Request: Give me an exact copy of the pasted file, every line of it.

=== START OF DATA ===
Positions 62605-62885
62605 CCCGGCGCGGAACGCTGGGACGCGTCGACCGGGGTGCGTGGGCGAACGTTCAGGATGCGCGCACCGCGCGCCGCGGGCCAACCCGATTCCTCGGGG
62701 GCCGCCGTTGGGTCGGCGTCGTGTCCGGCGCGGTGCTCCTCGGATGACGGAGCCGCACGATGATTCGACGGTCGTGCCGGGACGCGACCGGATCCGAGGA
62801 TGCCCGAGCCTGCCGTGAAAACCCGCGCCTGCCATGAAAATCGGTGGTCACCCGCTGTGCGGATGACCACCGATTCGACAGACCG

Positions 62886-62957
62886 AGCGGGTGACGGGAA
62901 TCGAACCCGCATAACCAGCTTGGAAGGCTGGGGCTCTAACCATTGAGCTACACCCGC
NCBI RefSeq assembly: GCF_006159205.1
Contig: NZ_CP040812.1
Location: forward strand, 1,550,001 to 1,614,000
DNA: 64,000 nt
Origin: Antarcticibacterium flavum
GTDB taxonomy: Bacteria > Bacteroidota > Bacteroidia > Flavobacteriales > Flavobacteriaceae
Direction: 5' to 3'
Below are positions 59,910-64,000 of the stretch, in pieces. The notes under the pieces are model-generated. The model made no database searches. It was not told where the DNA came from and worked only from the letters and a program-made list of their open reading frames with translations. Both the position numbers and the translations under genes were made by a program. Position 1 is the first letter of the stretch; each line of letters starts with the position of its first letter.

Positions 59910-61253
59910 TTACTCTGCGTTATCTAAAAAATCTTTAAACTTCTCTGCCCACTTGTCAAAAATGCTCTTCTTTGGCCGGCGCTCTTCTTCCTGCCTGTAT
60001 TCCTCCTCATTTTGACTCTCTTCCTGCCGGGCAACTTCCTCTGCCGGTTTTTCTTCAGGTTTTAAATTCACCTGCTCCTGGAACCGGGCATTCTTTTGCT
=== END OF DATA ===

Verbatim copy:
Positions 62605-62885
62605 CCCGGCGCGGAACGCTGGGACGCGTCGACCGGGGTGCGTGGGCGAACGTTCAGGATGCGCGCACCGCGCGCCGCGGGCCAACCCGATTCCTCGGGG
62701 GCCGCCGTTGGGTCGGCGTCGTGTCCGGCGCGGTGCTCCTCGGATGACGGAGCCGCACGATGATTCGACGGTCGTGCCGGGACGCGACCGGATCCGAGGA
62801 TGCCCGAGCCTGCCGTGAAAACCCGCGCCTGCCATGAAAATCGGTGGTCACCCGCTGTGCGGATGACCACCGATTCGACAGACCG

Positions 62886-62957
62886 AGCGGGTGACGGGAA
62901 TCGAACCCGCATAACCAGCTTGGAAGGCTGGGGCTCTAACCATTGAGCTACACCCGC
NCBI RefSeq assembly: GCF_006159205.1
Contig: NZ_CP040812.1
Location: forward strand, 1,550,001 to 1,614,000
DNA: 64,000 nt
Origin: Antarcticibacterium flavum
GTDB taxonomy: Bacteria > Bacteroidota > Bacteroidia > Flavobacteriales > Flavobacteriaceae
Direction: 5' to 3'
Below are positions 59,910-64,000 of the stretch, in pieces. The notes under the pieces are model-generated. The model made no database searches. It was not told where the DNA came from and worked only from the letters and a program-made list of their open reading frames with translations. Both the position numbers and the translations under genes were made by a program. Position 1 is the first letter of the stretch; each line of letters starts with the position of its first letter.

Positions 59910-61253
59910 TTACTCTGCGTTATCTAAAAAATCTTTAAACTTCTCTGCCCACTTGTCAAAAATGCTCTTCTTTGGCCGGCGCTCTTCTTCCTGCCTGTAT
60001 TCCTCCTCATTTTGACTCTCTTCCTGCCGGGCAACTTCCTCTGCCGGTTTTTCTTCAGGTTTTAAATTCACCTGCTCCTGGAACCGGGCATTCTTTTGCT